Speaking of manfully, Don’s interview with Conrad Hilton is everything that’s useful about macho and nothing that’s bad. Don is not cowed by the great hotelier, but he’s not a jerk, either. The two men may have bonded in a country-club bar while playing hookey from two boring parties, but that doesn’t mean that Don is going to do free work for Connie. (By the way, was I the only one who was reminded of The Best of Everything by that jump-over-the-bar scene?

In the hospital waiting room, Lane buys Don a soda — imagine! Lane is going to stay on as liaison/boss after all, but we can tell that this is a good thing, if only on a devil-you-know footing. The crisis of the Londoners’ visitation and its bloody upshot have metamorphosed the pre-existing relationships. Lane, who says that he has been reading Twain’s Tom Sawyer stories, might well readjust his priorities in the wake of the stuffed cobra.

As for Joan, who thought that she was retiring, but who has been told by her husband that she needs to keep her job, or to find another one, everyone who has been watching the show since its launch is going to be glued to the set next Sunday night, dying to see if and how Joan swings a Sterling Cooper comeback. Meanwhile, there’s the slight problem that, while nobody at Sterling Cooper likes Roger Sterling anymore, viewers have never been crazier about him. I tip my hat to the first male to pull of the Joan Collins thing.

I cannot believe that I’ve been reduced by the excitement of Guy McKendrick’s limb loss to scribbling this breathless storytelling.

Mad Men Note: Obstetric

Sunday, September 13th, 2009


For once, what I can’t wait for isn’t next week’s episode (although the teaser was very teasing!) but for tomorrow’s commentary. What will the young ‘uns make of this evening’s window on giving birth, Sixties style? Perhaps the Golden Age of martinis and men on top won’t look quite so attractive. But who knows?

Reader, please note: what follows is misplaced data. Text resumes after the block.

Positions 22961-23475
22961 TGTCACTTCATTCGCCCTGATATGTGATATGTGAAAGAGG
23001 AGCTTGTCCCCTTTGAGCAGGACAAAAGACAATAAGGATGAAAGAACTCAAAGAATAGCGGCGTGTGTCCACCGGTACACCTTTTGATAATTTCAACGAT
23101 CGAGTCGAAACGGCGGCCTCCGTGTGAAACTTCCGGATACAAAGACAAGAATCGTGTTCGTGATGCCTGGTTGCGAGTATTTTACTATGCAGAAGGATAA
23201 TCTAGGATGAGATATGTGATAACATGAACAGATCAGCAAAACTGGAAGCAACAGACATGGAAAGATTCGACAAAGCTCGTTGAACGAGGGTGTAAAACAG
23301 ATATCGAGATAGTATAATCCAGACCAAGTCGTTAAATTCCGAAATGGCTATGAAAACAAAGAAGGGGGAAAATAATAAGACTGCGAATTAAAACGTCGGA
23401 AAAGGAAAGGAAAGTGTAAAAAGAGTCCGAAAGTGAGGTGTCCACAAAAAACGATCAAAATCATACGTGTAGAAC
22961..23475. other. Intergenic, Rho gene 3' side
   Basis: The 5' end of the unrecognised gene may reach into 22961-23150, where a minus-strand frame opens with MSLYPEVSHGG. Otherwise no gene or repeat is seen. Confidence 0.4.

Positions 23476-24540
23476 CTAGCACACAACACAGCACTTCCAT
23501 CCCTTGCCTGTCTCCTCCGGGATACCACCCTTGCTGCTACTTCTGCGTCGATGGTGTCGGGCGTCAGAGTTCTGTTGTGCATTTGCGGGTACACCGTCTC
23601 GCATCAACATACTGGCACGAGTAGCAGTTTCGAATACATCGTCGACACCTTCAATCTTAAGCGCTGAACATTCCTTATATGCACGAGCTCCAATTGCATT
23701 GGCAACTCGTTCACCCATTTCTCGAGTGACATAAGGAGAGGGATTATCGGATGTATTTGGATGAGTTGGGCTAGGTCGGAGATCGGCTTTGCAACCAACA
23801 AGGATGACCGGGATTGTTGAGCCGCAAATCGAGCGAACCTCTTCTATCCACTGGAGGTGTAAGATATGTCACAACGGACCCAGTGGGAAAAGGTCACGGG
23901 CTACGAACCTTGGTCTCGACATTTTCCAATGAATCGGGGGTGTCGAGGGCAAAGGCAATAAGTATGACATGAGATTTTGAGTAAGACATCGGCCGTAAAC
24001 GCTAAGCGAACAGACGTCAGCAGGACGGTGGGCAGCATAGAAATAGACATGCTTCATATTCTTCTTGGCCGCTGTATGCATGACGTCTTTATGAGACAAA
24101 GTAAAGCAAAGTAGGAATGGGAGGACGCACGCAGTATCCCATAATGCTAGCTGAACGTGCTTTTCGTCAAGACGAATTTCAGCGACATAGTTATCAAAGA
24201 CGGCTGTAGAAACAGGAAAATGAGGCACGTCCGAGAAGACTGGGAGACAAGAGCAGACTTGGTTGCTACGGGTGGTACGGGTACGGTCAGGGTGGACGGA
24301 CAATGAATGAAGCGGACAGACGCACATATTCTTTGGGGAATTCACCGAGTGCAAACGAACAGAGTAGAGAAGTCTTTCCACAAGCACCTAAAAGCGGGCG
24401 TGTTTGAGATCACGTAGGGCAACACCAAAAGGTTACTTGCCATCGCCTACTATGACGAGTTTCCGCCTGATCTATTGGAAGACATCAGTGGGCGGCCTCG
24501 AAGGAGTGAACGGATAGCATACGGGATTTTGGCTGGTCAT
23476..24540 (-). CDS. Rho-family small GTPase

In the waiting room, Don spends a long night with a guard from Sing Sing — the prison in Ossining (Don’s suburb) that stands right on — in, really — the Hudson River (hence “going up the river” for “going to jail”) — and a bottle of Johnnie Walker Red. We know that Betts is having a terrible time, if only because she’s not in the mood to be birthin’ babies; we’re also told that the guard’s baby is positioned for a breech birth — a sticky wicket even today. What will happen? The fact that the fathers aren’t in the delivery room, knowing what will happen as it happens, must be shocking to husbands under forty. (When my daughter was born, in 1972, the obstetrician — a woman! — made it clear from the start that she excluded fathers from the proceedings, a sign that things were changing.)

A nurse eventually appears and tells the guard that his wife and son are doing “fine.” This news is immediately contradicted: it turns out that the mother lost a great deal of blood and can’t be seen right now, but the baby is in the nursery. (Maybe that’s a lie, too.) The guard leaves, but not without a fine, almost World-War-II buddy parting from Don. While the guard is all enlisted-man emotion, Don exudes the stoic, silent assurance of the officer class into which we know he made his way by guile: what better preparation for a career in advertising, or, for the matter of that, for patting a new father on the shoulder and telling him that our worst fears are — our fears. If you ask me, Jon Hamm (with the help of some extremely favorable lighting) leapfrogged his way into the Cary Grant class even faster than “Don” joined the officer class.

The other great scene takes place in an elevator. Peter Campbell is feeling his way around the idea that advertising to “Negroes” might be a good business strategy. In this, he is woefully behind the times; it’s as though he’d just discovered the fact that African-Americans buy stuff.  As someone who’s always signed up for Schadenfreude events starring Pete Campbell, I was delighted to see Roger Sterling ream him a new you-know-what, but I found the elevator scene excruciating. Pete actually stops the elevator so that he can have a serious heart-to-heart with Hollis, the black elevator operator, about television-buying habits.